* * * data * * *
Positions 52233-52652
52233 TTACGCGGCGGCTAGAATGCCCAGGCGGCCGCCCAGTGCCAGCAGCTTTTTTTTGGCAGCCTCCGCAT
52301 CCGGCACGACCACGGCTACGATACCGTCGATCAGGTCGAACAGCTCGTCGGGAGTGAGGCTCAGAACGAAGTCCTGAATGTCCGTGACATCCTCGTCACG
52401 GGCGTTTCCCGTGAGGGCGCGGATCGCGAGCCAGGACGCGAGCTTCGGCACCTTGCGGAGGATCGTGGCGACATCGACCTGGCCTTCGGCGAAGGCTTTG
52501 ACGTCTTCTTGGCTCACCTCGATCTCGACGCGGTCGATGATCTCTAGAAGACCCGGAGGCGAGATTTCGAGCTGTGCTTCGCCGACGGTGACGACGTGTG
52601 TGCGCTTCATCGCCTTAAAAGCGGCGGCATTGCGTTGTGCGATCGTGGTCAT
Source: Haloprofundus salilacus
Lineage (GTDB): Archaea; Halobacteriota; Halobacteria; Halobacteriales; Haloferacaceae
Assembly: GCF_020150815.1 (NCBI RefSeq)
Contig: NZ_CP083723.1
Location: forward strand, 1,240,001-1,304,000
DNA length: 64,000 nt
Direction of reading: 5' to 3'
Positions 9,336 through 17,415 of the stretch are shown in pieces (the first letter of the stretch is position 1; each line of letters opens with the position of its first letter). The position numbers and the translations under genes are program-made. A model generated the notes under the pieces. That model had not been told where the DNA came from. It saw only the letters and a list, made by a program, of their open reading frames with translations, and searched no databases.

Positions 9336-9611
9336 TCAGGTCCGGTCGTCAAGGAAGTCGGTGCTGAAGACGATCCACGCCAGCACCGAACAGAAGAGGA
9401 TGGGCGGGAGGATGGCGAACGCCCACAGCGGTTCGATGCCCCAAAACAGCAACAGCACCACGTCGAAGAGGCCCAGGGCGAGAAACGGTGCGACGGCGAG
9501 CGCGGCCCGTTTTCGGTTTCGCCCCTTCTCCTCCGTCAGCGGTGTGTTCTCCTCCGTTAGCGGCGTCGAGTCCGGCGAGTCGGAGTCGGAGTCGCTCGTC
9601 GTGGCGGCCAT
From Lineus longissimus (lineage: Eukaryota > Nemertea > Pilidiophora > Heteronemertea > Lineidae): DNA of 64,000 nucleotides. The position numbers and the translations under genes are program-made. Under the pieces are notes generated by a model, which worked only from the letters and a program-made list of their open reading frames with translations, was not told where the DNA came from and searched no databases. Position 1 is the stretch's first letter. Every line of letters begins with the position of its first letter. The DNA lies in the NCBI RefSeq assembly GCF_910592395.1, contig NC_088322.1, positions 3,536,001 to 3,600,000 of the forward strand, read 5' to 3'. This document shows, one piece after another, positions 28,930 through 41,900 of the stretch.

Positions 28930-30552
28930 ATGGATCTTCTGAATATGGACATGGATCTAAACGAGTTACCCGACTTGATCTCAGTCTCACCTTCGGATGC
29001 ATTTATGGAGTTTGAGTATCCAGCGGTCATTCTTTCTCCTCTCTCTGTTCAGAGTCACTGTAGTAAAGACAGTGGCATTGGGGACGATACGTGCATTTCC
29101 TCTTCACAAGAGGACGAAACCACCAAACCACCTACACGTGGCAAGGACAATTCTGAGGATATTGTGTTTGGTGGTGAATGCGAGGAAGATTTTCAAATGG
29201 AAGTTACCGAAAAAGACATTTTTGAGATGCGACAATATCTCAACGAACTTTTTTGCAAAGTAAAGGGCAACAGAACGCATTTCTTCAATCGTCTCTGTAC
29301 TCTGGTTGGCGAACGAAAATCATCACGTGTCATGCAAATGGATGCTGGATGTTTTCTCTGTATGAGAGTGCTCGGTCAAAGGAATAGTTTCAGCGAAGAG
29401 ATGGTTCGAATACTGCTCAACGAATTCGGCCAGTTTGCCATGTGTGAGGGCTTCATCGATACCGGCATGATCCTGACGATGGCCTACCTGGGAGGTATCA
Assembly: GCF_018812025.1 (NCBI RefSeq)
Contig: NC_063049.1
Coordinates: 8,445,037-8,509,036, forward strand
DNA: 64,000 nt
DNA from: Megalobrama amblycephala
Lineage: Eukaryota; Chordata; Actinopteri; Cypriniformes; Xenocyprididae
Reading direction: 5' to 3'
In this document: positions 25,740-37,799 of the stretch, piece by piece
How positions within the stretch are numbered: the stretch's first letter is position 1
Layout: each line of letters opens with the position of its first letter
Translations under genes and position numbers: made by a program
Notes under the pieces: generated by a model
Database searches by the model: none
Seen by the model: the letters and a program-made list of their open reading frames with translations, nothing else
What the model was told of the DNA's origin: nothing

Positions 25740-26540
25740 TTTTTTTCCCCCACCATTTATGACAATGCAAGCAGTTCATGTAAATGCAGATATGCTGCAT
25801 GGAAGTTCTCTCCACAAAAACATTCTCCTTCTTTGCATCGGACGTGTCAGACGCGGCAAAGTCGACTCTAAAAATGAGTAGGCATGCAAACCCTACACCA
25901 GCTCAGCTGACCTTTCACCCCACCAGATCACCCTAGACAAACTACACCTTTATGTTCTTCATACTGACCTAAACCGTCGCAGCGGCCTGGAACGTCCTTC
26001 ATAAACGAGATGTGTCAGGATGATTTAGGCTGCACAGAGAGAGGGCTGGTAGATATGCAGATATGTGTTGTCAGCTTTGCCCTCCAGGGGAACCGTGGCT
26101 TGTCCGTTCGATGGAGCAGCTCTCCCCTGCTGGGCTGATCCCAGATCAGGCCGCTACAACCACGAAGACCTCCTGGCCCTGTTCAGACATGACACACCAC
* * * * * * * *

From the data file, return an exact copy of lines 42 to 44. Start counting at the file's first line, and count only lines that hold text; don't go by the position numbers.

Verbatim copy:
What the model was told of the DNA's origin: nothing

Positions 25740-26540
25740 TTTTTTTCCCCCACCATTTATGACAATGCAAGCAGTTCATGTAAATGCAGATATGCTGCAT